The Federal Reserve System, the US central bank, has raised key interest rates twice by a total of 0.75 percentage points (or 75 basis points) until mid-June 2022. On 15 June, the Fed raised the key interest rates, which determine mortgage rates among other things, by 75 basis points to between 1.50 and 1.75 per cent. This is the biggest jump in interest rates in the USA in 28 years. The European Central Bank has announced that it will raise key interest rates by 0.25 percentage points in July - for the first time since 2011. With these measures, the central banks are trying to combat the sharp rise in inflation (over 8 per cent) in the USA and the euro area. Prices for energy, food and raw materials in particular have risen massively. In Switzerland, prices rose by 3.4 per cent year-on-year in May. This is low by global standards, but unusually high by our standards.
Inflation in the USA has not been as high as it was in May 2022 for 40 years. That is why experts expected a strong increase in the key interest rate in July. Some expected up to 75 basis points, which has now happened. The ECB is unlikely to raise its key rates so drastically, although inflation in the euro area has never been so high. It announced plus 25 basis points in July and a bigger rate hike in September; experts expect plus 25 or plus 50 basis points.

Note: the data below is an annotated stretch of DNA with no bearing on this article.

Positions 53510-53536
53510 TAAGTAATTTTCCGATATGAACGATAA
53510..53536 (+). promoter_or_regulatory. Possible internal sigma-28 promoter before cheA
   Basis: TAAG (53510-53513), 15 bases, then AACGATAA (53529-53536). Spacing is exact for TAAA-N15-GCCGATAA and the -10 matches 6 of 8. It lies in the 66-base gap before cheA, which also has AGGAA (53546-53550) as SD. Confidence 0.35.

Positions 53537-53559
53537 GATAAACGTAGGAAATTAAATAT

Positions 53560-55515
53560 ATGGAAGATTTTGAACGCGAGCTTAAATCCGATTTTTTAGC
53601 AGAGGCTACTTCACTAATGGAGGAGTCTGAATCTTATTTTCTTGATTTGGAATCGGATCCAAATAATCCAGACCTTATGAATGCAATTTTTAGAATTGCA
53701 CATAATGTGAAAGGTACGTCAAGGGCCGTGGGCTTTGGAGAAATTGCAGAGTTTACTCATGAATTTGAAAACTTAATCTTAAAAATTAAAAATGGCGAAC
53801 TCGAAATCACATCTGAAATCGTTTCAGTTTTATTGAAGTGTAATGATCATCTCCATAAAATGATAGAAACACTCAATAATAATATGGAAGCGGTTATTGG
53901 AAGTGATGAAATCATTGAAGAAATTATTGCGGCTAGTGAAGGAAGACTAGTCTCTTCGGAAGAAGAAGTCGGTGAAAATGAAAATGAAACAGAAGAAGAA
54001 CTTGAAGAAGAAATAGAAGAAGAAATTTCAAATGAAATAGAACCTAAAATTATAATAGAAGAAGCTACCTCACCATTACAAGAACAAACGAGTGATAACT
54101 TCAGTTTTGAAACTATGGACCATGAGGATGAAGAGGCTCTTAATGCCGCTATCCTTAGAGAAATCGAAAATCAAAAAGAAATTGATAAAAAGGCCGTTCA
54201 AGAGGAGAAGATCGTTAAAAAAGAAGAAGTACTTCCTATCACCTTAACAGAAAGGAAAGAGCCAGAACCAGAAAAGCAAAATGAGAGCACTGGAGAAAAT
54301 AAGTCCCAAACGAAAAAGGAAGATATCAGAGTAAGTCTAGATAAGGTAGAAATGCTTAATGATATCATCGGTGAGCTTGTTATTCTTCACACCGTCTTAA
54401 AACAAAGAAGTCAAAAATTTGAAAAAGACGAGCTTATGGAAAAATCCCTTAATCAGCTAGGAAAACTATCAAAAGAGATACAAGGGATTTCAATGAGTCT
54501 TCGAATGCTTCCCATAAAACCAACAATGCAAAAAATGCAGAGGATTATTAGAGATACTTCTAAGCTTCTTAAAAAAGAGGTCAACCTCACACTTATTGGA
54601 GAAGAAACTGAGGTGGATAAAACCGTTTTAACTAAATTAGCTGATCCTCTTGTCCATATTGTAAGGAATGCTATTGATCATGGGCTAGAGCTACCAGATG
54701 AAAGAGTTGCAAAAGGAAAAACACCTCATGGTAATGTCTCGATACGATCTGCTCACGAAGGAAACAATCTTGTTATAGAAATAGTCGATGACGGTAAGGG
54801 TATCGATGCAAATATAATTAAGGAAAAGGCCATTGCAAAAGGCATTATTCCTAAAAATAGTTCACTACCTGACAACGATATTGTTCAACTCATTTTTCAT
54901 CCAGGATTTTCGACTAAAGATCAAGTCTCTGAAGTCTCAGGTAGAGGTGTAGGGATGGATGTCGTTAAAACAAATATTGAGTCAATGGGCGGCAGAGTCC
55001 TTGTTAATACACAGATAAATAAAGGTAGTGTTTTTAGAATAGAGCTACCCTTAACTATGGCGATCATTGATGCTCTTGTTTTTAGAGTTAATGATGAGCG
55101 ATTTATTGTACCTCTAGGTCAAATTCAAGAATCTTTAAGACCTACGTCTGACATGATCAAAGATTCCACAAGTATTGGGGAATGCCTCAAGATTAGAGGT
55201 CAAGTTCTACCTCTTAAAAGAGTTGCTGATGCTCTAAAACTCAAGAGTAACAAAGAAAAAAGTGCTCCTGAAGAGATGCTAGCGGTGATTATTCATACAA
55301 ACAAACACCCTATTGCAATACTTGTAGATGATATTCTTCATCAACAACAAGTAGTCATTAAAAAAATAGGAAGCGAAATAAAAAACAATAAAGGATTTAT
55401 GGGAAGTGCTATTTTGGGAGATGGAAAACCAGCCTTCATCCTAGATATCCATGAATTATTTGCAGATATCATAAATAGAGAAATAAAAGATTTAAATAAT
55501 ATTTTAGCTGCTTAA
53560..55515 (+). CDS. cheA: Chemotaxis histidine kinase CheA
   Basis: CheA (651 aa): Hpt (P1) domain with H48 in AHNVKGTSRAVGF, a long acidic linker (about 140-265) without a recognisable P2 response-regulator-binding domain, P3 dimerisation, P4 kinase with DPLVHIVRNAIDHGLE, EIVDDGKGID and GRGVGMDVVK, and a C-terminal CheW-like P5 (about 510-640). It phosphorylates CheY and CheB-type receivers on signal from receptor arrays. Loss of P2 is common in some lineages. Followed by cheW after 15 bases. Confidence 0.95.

Many experts believed that the SNB would wait for the ECB decision. That is why the SNB's first interest rate hike in 15 years surprised most of them and blew away their forecasts: plus 50 basis points from minus 0.75 to minus 0.25 per cent. The experts only expected an increase of 25 basis points in September or December.
With its interest rate hike, the SNB is trying to slow down consumption so that prices and inflation fall. In return, loans such as mortgages and investments will become more expensive. At the same time as the interest rate hike, the SNB has revised its forecast for annual inflation upwards: it currently assumes 2.8 (previously 2.1) per cent inflation and unchanged economic growth of 2.5 per cent. In 2023 (1.9 per cent) and 2024 (1.6 per cent), inflation is expected to fall below the target of 2 per cent. However, the SNB limits that its comparatively confident forecasts depend on the economy continuing to grow and the Ukraine war not escalating. If their assumptions are correct, no or only minor interest rate increases are to be expected until the end of 2022.